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SANEF calls for the protection of media freedom May 3 World Press Freedom Day

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*May 3 World Press Freedom Day

May 3 is World Press Freedom Day and SANEF joins media freedom organisations and journalists across the world to call on governments in Africa and abroad to protect and defend media freedom.

World Press Freedom Day was proclaimed by the UN General Assembly in 1993, following a recommendation adopted at the 26th session of UNESCO’s general conference in 1991. It was a call by African journalists (including key SANEF founder members) who in 1991 produced the landmark Windhoek Declaration.

SANEF, when founded in 1996, adopted the Windhoek Declaration – which was consistent with Article 19 of the Universal Declaration of Human Rights – which called for the establishment, maintenance and fostering of an independent, pluralistic, and free press as an essential part of the development and maintenance of democracy in a nation, and for economic development.

The founding journalists and publishers of the Windhoek Declaration maintained that the African States should be encouraged to provide constitutional guarantees of freedom of the press and freedom of association.

In 2021 journalists are facing increased attacks, including imprisonment, torture, and murder. In South Africa journalists are attacked by criminals, are harassed by cyberbullies online, receive death threats and- women journalists especially – are often targeted by party political supporters.

The theme of this year’s World Press Freedom Day: “Information as a Public Good”, underlines the indisputable importance of verified and reliable information.  It shines the light on the “essential role of free and professional journalists in producing and disseminating this information, by tackling misinformation and other harmful content, ” says Audrey Azoulay, Director-General of UNESCO, on the occasion of World Press Freedom Day.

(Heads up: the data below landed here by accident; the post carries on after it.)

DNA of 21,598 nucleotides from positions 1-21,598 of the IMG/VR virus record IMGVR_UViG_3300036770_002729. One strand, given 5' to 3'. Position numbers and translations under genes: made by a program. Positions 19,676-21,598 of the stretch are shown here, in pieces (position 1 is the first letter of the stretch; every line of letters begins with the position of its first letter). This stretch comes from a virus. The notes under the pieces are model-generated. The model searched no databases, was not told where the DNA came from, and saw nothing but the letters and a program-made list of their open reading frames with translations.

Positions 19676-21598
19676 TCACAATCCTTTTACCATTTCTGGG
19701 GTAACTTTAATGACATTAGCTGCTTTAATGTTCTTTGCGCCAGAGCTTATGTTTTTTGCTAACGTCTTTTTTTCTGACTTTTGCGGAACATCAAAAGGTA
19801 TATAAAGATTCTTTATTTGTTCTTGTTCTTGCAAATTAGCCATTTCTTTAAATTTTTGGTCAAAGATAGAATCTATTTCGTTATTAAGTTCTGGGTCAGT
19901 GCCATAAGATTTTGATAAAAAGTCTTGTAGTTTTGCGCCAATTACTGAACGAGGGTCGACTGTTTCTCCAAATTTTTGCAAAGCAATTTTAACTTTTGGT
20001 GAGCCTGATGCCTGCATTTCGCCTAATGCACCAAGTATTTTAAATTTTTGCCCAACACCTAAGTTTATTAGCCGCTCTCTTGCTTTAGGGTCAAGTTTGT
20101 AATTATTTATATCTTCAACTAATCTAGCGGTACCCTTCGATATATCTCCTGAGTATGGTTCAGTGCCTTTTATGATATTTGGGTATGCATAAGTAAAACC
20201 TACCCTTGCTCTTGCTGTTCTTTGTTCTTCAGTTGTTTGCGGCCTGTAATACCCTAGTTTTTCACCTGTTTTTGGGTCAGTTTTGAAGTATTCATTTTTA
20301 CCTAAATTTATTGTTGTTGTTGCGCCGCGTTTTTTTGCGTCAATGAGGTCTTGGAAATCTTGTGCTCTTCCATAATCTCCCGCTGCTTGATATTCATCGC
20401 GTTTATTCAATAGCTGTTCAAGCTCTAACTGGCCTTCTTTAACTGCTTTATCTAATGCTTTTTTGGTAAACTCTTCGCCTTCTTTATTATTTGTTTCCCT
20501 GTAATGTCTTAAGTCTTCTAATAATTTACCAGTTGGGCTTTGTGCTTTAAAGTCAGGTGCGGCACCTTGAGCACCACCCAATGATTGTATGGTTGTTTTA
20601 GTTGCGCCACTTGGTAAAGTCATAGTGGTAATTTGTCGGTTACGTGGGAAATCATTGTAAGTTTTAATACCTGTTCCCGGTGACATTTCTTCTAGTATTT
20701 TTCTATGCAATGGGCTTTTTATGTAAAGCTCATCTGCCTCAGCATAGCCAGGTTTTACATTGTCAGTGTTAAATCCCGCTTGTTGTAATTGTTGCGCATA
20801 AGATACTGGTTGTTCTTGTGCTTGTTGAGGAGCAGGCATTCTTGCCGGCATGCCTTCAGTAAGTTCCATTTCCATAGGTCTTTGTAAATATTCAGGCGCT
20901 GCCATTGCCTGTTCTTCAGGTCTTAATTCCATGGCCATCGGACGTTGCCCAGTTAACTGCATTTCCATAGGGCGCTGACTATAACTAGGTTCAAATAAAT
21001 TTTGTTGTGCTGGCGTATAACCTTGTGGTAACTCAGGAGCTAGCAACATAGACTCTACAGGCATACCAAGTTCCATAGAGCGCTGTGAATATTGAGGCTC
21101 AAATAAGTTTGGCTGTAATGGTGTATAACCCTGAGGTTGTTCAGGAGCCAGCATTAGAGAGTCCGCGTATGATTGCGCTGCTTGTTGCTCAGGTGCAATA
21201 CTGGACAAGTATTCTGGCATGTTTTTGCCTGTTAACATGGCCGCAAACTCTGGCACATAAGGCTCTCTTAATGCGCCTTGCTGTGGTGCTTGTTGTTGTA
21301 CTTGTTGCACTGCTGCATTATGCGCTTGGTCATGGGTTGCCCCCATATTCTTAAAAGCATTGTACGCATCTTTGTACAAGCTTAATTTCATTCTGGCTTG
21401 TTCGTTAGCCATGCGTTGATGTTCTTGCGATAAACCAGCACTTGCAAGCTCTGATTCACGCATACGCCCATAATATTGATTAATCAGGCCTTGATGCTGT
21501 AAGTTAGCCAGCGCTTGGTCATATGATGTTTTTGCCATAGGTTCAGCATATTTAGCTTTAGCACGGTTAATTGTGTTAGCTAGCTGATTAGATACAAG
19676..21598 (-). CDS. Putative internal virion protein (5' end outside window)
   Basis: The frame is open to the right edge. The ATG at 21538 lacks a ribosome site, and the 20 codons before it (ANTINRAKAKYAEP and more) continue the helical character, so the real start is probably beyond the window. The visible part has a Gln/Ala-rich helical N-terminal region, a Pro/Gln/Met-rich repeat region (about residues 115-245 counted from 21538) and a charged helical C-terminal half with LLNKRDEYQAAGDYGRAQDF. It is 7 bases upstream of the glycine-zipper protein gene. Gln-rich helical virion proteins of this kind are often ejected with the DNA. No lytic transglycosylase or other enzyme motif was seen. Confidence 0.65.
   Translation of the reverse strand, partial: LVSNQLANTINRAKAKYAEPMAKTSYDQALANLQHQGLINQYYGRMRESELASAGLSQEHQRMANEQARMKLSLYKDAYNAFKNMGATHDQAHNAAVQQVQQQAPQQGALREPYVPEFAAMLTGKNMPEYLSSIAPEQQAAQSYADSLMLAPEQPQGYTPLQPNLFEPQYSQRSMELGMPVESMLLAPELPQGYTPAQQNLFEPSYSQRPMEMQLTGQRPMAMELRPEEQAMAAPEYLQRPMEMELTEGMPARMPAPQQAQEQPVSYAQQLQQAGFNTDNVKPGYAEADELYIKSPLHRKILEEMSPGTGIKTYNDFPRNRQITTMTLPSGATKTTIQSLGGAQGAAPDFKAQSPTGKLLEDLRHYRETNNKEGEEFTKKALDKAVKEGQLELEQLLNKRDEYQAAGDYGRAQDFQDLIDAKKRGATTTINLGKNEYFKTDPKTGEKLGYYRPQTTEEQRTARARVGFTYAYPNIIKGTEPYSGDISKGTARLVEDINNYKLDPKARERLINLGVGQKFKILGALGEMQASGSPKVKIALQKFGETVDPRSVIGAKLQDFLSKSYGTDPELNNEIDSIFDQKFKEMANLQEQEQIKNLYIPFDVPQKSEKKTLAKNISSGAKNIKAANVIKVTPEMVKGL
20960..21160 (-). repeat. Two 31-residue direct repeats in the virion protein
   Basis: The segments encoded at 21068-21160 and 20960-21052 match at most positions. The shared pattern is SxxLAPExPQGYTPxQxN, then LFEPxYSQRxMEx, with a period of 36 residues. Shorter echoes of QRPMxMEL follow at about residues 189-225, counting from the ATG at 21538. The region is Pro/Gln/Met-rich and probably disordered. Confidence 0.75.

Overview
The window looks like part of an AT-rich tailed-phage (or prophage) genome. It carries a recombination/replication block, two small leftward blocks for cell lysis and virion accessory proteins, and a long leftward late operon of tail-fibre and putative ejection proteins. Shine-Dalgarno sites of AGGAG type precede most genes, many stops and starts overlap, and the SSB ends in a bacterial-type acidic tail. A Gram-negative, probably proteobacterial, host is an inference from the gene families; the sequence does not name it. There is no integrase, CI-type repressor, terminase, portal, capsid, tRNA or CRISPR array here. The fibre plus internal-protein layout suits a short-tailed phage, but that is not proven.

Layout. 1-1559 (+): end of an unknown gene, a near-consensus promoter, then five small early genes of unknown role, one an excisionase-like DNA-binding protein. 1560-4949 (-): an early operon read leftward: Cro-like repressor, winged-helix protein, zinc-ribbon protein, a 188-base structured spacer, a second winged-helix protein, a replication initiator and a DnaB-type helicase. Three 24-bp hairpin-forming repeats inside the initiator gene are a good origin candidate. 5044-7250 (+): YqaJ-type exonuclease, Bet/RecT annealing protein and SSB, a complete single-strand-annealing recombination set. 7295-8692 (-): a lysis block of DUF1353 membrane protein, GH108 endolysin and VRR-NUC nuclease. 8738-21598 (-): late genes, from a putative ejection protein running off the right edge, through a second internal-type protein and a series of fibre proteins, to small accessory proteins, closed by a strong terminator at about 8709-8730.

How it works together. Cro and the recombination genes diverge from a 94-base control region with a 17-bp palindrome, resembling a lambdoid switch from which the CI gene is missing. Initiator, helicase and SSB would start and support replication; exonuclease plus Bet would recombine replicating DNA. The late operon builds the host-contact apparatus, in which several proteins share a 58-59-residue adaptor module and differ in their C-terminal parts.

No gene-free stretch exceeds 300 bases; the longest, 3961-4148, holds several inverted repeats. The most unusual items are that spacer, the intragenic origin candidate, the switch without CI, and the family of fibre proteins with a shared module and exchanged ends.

Over the past 25 years, SANEF has championed media freedom and fought to ensure that journalists are safe and protected while speaking truth to power. Added to the stranglehold of daily attacks and intimidation, our journalists (along with all frontline workers) brave the threat of Covid-19 infections and risk to their health in their efforts to bring us the truth. In South Africa, media freedom is enshrined and protected in our Constitution. It is the right of every citizen to protect media freedom and freedom of expression. If media freedom is threatened, our democracy suffers.

Sanef believes journalists have played a significant role for the public good especially under the Covid-19 pandemic. We will continue to campaign for media that is ethical and truthful at our upcoming Ethics conference later this month.

Note to Editors: The South African National Editors’ Forum (SANEF) is a non-profit organisation whose members are editors, senior journalists and journalism trainers from all areas of the South African media. We are committed to championing South Africa’s hard-won freedom of expression and promoting quality, ethics and diversity in the South African media. We promote excellence in journalism through fighting for media freedom, writing policy submissions, research and education and training programmes. SANEF is not a union.

For more information please contact:

Sbu Ngalwa – SANEF Chairperson (073) 404-1415

Adriaan Basson – SANEF Deputy Chairperson (082) 562-2113

Mahlatse Mahlase – Secretary General (083) 399-2852

Nwabisa Makunga – Treasurer (082) 555-1972

Mary Papayya – SANEF Media Freedom Chair (082) 379-4957

Asanda Ngoasheng – Western Cape Convenor – 082 610 9374

Judy Sandison – SANEF KZN Convenor (082) 571-3334

Katy Katopodis – SANEF Gauteng Convenor (082) 805-7022

Chiara Carter – SANEF Eastern Cape Convenor (082) 659-9162

Twitter: @SAEditorsForum

Email: [email protected]  Website: www.sanef.org.za

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